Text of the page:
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It was an overcast morning for our Easter Monday ramble and the threat of showers was not far away. However the 10 people who turned up for the nature ramble experienced the pleasure of viewing some of our rarer autumn orchid species that had appeared after the recent rains.

Our first site visit was to the Alcoa Conservation Reserve in Fraser Ave where the Fringed Hare Orchids Leporella fimbriata had started to open during the week. This attractive species with its fringed labellum is pollinated by Baby Bull-ants just 1 cm long – the same width as the labellum where the winged male ant rests in his endeavour to mate with what he perceives as the female of the species. It was a matter of searching carefully amongst the vegetation and treading carefully so as not to damage the orchids, many of which were still in bud. Luckily some were growing on the edge of the track and were easily observed.

Close-up of Fringed Hare flower

fraserave2Group searching for orchids and taking photos

Back to our cars and a pleasant drive along the Great Ocean Road to Aireys Inlet allowed us to share the Autumn Greenhoods Pterostylis ampliata that were flowering brilliantly on private land. Sammy, whose family owns the block, was with us and he was able to show us some great colonies of this species. Again it was a matter of extreme caution as the flowers camouflage so well with the surrounding vegetation. The flowering orchids do not have rosettes but we did manage to find a small colony of non-flowering specimens with their tiny rosettes just breaking through the soil.

Unfortunately we are not aware of any area on public land in our district where this particular orchid grows well. We have a small colony in the Greenhood Reserve at Aireys Inlet and another at Gum Flat but it is seldom we find flowers at either site.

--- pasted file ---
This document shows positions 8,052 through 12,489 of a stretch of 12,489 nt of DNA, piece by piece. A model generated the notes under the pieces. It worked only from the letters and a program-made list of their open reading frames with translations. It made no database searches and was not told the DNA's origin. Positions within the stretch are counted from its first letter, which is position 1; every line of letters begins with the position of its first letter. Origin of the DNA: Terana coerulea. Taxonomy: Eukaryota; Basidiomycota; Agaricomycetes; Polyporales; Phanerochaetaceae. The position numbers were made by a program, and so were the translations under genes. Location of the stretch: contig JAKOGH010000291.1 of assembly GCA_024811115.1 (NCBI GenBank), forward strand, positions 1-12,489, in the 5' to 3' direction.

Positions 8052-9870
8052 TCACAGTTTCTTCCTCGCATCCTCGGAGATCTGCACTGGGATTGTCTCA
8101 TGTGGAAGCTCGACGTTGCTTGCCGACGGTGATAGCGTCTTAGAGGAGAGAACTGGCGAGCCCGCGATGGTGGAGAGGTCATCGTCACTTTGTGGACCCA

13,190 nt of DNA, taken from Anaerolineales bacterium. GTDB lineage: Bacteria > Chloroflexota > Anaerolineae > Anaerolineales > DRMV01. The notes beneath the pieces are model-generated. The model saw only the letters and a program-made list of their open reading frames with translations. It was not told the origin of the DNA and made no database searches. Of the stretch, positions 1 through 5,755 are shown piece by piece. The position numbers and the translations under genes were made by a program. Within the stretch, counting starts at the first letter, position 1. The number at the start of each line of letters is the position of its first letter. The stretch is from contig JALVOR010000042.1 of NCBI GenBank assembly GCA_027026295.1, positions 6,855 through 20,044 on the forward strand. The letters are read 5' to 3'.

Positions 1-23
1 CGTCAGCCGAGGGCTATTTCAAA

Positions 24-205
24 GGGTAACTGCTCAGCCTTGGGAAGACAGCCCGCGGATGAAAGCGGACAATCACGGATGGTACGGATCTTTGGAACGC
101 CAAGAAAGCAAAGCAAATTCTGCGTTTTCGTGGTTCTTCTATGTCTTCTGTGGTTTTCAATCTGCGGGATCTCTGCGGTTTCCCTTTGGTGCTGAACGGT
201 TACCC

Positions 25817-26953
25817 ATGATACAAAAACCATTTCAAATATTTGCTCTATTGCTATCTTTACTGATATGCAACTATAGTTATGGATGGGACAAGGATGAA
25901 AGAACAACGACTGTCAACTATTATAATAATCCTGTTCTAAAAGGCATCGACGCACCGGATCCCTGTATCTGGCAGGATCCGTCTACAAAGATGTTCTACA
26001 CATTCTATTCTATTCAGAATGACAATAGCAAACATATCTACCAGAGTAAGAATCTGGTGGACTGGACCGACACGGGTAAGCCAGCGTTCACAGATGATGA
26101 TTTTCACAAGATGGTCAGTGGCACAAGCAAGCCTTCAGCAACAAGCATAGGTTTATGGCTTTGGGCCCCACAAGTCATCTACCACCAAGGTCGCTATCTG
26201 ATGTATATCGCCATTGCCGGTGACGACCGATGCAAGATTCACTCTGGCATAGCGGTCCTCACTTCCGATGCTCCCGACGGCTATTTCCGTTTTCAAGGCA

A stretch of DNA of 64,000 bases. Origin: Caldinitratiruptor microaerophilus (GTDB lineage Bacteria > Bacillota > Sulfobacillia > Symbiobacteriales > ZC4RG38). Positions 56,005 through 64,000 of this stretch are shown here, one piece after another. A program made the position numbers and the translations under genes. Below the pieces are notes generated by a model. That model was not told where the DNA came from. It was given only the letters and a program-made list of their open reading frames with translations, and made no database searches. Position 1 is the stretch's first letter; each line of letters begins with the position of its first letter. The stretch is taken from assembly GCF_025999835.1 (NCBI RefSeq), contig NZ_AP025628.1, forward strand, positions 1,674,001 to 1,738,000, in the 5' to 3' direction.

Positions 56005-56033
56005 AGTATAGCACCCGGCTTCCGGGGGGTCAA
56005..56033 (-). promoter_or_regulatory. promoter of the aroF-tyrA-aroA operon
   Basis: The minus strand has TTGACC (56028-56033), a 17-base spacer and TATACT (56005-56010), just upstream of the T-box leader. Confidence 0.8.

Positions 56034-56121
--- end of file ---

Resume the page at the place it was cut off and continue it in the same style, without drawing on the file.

autumngreenhood3Colony of Autumn Greenhoods

Chris4Chris taking photo with some flowers in foreground

sammy5Sammy with the group – our thanks to Sammy for sharing

Back to our cars again and a pleasant drive along Old Coach Road to Moggs Creek where we were optimistic that we might have seen an Autumn Wasp orchid Chiloglottis curviclavia in flower as Keith had been monitoring the progress of a bud during the week. Unfortunately we did not manage to see the flower open and had to be content with just two flower buds and many of the paired leaves on the side of the embankment.

autumnwasp6Searching for Autumn Wasp Orchids at Moggs Creek

autumnwaspbud7Flowering specimen in bud

autumnwasp8Photo of flowering orchid taken a few weeks earlier

autumnwaspleaves9Lots of paired leaves.

We then decided to retreat to Aireys Inlet for coffee and were fortunate to arrive just before the crowds descended on the coffee shop. A rain shower that came just at that time made us realise we had made the right decision to explore the autumn heathland hillside track at another time.

Marg MacDonald
Photos by Marg MacDonald & Keith McLean